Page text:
Adding obstacles to voting contradicts Catholic belief in human dignity. Yes, the system needs security, but new restrictions in states like Georgia seek to repair a phantom problem.

We in Oregon know that motor-voter registration, plentiful collection boxes and mail-in ballots have given our state one of the highest voter participation rates in the nation, 75% in the 2020 election. A nonpartisan state commission found that malfeasance is exceedingly rare here. In the past 20 years of voting, Oregonians cast almost 61 million ballots. During that time, the state obtained only 38 fraud convictions.

We Catholics may frequently mourn the outcome of Oregon voting, especially when it comes to protecting the unborn. But our voter participation is something to celebrate and emulate. We believe that the pro-life electorate will grow as the science and ethics emerge from a whirlwind of propaganda. We trust people someday will vote with good sense on that issue like they do with others. But for now, suppressing the vote to boost the pro-life cause would be obtaining a moral end through immoral means.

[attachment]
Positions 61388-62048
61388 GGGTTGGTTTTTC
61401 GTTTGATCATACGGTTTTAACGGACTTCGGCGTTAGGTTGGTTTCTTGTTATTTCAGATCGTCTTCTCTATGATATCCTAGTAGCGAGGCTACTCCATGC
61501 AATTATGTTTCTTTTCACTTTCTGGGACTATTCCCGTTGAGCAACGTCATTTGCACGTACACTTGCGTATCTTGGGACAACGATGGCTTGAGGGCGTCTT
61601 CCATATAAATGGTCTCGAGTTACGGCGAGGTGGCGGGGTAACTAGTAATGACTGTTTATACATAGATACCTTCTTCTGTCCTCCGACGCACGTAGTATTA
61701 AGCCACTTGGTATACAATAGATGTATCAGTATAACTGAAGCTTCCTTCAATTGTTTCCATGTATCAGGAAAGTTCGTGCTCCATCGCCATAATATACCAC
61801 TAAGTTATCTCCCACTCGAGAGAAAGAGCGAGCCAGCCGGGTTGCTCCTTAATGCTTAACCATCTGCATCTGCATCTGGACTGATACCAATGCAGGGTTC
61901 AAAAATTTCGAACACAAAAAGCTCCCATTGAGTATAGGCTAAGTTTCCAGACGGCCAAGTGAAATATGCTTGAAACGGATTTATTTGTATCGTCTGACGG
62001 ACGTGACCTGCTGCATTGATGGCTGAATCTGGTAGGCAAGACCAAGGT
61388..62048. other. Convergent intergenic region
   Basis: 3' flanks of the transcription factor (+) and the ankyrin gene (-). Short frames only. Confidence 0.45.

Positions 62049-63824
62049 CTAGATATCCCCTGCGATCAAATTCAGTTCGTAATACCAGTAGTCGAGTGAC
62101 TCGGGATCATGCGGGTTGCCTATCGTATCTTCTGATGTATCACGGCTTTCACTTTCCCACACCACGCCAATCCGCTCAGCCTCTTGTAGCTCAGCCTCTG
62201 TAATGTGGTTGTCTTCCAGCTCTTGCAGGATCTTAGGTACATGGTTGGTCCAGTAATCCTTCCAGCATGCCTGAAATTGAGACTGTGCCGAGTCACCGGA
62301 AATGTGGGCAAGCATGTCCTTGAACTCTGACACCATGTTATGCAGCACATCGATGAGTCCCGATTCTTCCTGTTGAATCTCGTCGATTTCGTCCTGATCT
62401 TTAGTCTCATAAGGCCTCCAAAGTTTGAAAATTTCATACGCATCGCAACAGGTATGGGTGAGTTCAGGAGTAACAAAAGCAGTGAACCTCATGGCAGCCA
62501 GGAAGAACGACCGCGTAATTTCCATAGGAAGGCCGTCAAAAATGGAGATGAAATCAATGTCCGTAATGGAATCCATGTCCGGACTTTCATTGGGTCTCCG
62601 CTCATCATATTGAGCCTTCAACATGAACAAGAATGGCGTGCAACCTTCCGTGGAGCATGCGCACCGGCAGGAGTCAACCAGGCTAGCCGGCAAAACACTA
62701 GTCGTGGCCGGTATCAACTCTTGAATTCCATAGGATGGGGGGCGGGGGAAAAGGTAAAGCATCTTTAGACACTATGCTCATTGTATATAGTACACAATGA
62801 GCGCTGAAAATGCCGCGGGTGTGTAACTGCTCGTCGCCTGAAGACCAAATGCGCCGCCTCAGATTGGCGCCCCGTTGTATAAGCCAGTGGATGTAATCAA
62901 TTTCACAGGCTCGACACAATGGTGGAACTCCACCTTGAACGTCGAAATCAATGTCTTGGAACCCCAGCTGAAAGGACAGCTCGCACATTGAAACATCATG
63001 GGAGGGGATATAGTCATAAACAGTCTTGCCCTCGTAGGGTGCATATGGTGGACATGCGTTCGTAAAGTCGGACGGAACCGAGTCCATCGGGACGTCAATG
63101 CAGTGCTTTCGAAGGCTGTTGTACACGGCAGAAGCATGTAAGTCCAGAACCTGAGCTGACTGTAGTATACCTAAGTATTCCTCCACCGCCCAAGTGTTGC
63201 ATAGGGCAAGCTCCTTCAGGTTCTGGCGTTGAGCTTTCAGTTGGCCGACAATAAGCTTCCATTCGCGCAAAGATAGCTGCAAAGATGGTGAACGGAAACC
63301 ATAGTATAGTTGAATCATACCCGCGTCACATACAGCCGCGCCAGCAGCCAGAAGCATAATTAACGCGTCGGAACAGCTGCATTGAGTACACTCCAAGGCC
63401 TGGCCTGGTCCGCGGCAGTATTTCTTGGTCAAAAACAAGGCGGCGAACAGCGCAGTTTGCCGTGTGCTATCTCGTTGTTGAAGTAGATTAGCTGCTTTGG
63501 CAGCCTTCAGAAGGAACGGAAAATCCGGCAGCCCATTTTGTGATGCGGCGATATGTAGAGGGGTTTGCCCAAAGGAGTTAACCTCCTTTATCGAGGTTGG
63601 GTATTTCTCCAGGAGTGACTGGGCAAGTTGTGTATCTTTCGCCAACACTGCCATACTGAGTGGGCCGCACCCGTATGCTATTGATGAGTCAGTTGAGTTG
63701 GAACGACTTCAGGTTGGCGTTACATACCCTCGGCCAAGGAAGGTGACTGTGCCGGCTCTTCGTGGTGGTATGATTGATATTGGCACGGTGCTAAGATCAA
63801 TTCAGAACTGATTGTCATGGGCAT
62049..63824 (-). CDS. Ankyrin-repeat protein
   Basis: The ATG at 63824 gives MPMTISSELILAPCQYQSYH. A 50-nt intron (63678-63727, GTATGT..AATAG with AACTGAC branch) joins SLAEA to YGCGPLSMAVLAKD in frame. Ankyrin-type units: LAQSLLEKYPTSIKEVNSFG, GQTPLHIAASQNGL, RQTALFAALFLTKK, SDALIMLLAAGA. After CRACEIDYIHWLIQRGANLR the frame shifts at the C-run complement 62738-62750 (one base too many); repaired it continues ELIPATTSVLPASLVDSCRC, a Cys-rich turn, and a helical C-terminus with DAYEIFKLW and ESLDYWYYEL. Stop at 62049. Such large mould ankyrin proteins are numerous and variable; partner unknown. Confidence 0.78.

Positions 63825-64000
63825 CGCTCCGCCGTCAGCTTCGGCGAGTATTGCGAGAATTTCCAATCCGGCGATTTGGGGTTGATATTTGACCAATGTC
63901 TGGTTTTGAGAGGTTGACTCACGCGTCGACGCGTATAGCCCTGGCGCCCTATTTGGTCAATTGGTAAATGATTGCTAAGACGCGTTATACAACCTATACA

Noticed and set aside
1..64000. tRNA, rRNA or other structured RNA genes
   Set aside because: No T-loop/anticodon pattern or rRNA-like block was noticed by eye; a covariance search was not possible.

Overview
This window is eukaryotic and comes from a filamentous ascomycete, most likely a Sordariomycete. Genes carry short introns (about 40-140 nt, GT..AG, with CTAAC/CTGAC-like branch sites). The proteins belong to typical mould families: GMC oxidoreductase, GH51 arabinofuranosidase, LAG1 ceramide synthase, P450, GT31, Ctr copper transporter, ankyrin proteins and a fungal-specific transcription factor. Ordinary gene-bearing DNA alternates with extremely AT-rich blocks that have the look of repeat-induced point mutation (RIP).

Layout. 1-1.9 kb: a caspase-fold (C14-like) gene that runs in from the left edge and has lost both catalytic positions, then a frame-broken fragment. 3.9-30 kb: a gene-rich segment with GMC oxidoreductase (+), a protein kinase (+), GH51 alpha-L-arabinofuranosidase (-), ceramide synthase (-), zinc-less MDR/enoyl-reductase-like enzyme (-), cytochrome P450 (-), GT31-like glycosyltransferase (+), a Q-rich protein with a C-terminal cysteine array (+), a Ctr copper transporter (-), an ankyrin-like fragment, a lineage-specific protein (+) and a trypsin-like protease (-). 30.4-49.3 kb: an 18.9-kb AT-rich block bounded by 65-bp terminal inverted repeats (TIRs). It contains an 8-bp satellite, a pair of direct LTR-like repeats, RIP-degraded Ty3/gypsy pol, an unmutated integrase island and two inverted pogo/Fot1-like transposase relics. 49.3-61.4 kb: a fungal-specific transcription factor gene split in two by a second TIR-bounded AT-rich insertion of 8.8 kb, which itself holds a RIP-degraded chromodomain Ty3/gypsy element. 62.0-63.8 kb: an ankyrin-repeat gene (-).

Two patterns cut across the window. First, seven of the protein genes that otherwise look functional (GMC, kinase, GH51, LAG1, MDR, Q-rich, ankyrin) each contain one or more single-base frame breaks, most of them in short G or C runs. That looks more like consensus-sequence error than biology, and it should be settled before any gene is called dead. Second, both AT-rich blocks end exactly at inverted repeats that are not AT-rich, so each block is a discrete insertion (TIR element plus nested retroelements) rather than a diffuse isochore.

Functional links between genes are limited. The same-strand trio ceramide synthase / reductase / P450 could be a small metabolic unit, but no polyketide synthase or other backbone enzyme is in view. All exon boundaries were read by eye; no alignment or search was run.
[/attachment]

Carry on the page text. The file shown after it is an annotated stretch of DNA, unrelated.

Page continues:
Groups of U.S. women religious have pointed out the importance of ensuring that all people have good access to voting, which the sisters consider a sacred right. The National Black Sisters Conference and the Leadership Conference of Women Religious rightly point out that the controversial new voting restrictions emerge from a past in which ostensibly race-neutral policies like literacy tests, poll taxes and grandfather clauses were actually designed to dampen voting by former slaves and their descendants.

In a wise statement that comes out in election years, the U.S. Catholic bishops write that engagement in political life is needed to further the Christian mission. In our country, that duty is fulfilled at the ballot box. It’s fundamentally wrong on several levels to deter the legitimate voice of another human being.